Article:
After decades of IT hiring, something that I have learned is that companies serious about hiring top talent always make hiring decisions very quickly. They may spend months or even years looking for someone that is a right fit for the organization, but once they have found them they take action immediately.
This happens for many reasons. But mostly it comes down to wanting to secure resources once they have been identified. Finding good people is an expensive and time consuming process. Once you have found someone that is considered to be the right fit for the need and the organization, there is a strong necessity to reduce risk by securing them as quickly as possible. A delay in making an offer presents an opportunity for that resource to receive another offer or decide to go in a different direction. Months of seeking a good candidate, only to lose them because of a delay of a few hours or days in making an offer is a ridiculous way to lose money.
Delays in hiring suggest that either the situation has not yet been decided upon or that the process has not gotten a priority and that other decisions or actions inside of the company are seen as more important than the decisions around staffing. And, of course, it may be true that other things are more important.
Other factors being more important are exactly the kinds of things that potential candidates worry about. Legitimate priorities might include huge disasters in the company, things that are not a good sign in general. Or worse, maybe the company just doesn’t see acquiring the best talent as being important and delays are caused by vacations, parties, normal work or not even being sure that they want to hire anyone at all.
It is extremely common for companies to go through hiring rounds just to “see what is out there.” This doesn’t necessarily mean that they will not consider hiring someone if the right person does come along, but it easily means that the hiring is not fully approved or funded and might not even be possible. Candidates go through this regularly, a great interview might result in no further action and so know better than to sit around waiting on positions, even ones that seem very likely and possible. The risks are too high and if a different, good opportunity comes along, will normally move ahead with that. Few things signal that a job offer is not forthcoming or that a job is not an ideal one than delays in the hiring process.
Candidates, especially senior ones, know that good jobs hire quickly. So if the offer has not arrived promptly it is often assumed that offer(s) are being made to other candidates or that something else is wrong. In either situation, candidates know to move on.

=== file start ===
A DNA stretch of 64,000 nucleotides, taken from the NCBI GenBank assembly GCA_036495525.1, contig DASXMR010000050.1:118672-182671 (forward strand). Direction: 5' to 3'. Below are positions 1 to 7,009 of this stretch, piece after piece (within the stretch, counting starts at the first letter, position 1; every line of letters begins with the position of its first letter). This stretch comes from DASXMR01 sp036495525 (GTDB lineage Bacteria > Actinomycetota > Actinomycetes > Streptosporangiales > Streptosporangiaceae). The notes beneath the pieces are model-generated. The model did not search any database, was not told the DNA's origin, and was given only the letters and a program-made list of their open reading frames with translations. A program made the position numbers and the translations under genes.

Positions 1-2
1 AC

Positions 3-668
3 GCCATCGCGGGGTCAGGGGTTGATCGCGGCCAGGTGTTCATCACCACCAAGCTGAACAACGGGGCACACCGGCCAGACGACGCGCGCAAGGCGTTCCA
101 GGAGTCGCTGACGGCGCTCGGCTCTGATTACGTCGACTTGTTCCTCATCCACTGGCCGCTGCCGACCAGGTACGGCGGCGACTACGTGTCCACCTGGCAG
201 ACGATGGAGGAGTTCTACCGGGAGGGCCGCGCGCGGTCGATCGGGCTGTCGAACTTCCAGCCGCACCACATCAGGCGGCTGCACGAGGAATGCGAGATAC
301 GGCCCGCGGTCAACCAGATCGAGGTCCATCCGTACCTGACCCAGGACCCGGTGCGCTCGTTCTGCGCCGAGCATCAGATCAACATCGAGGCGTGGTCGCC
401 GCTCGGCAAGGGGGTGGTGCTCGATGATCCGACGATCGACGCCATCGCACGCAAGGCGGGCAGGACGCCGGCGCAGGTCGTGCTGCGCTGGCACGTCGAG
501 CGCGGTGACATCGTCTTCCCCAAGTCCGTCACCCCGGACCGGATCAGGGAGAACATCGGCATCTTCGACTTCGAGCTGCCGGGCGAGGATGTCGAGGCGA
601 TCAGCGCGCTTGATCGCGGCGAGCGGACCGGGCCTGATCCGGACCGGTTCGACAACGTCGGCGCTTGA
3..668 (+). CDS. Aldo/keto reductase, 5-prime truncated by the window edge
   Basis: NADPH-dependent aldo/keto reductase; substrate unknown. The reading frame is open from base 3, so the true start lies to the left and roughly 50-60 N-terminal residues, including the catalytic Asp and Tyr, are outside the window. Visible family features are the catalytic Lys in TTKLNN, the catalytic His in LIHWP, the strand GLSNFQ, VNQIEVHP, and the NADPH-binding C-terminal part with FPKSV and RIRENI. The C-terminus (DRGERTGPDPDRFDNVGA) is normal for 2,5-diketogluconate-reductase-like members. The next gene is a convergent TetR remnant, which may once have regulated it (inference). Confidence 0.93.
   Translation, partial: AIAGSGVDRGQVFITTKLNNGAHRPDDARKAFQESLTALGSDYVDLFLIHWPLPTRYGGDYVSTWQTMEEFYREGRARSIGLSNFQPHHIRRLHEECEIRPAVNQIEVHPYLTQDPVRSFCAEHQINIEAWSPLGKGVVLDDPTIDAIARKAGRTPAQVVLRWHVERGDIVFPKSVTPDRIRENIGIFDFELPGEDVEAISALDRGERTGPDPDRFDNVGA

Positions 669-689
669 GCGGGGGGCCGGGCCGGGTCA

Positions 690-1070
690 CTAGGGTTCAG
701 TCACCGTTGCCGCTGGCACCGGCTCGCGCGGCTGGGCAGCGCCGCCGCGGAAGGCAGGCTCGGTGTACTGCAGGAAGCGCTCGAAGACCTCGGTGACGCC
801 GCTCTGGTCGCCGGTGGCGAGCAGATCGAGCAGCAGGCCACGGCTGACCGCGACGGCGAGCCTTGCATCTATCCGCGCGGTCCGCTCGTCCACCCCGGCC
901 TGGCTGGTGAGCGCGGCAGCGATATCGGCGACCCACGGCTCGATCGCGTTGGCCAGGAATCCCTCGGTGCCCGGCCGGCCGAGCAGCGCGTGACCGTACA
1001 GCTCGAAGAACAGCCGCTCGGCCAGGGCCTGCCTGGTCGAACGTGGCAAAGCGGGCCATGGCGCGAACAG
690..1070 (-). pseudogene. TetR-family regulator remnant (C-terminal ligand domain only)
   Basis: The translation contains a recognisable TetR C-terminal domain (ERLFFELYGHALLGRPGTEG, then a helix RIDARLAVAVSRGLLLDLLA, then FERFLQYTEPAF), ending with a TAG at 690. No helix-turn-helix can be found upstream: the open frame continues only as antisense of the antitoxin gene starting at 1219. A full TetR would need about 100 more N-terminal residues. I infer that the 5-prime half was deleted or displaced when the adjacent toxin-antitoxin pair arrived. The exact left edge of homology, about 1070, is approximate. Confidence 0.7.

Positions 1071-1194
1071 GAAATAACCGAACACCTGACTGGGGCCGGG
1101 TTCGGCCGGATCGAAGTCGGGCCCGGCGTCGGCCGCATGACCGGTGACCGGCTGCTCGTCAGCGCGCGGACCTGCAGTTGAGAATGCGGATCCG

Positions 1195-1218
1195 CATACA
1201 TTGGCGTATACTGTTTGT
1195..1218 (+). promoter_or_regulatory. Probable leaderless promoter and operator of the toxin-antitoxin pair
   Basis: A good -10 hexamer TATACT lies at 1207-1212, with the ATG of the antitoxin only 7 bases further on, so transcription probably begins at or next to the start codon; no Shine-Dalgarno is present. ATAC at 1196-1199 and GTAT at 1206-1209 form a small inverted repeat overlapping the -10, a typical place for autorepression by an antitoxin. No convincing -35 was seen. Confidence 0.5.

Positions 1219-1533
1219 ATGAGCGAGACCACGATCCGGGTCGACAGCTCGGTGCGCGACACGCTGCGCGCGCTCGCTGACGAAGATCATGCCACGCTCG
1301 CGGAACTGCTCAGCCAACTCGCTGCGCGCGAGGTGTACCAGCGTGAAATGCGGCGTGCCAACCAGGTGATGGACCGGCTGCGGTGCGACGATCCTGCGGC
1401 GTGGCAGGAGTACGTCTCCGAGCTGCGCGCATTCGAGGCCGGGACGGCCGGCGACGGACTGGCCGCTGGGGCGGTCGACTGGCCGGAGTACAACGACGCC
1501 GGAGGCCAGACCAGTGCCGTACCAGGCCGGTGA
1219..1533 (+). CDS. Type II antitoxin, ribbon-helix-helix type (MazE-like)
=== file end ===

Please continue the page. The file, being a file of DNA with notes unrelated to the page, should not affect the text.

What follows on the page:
If hiring is to be a true priority in an organization, it must be prioritized. This should go without saying, but good hiring slips through the cracks more often than not. It is far too often seen as a background activity; one that is approached casually and haphazardly. It is no wonder that so many organizations waste countless hours of time on unnecessary candidate searches and interviews and untold time attempting to fill positions when, for all intents and purposes, they are turning away their best options all the while.
3 thoughts on “Hiring IT: Speed Matters”
Good article. I have seen organizations that I work at constantly search for new IT. To me, that implies hiring and keeping staff is not a priority. They keep filling the same roles and therefore training new people all the time. I understand it is not a priority but eventually shouldn’t it be? I would think that just hurts them in the long run. People leave constantly because of low pay rate and lack of hours. There should be a line somewhere where it makes business sense to try and keep people. I would guess they are already there but who knows.
Great article. I’d add that one of the critical steps in hiring is communicating what the rest of the hiring process looks like. If you know that your organization is going to move a little slower, the best thing to do (besides trying to find ways to speed that up), is to clearly communicate to the candidate what the process looks like moving forward and then keep them in the loop along the way.
A whole other article could be written about the effect that the interview and your culture plays into hiring… hopefully, candidates get a sense for what a good environment looks like, and they WANT to come work for you. If you can create a situation where that happens, you’ll likely get a little more leeway with the candidate, but only if they understand what your process is and you keep them in the loop throughout.
Mark, you might also like the older article that touches on that: https://www.smbitjournal.com/2011/06/hiring-it-the-reverse-interview/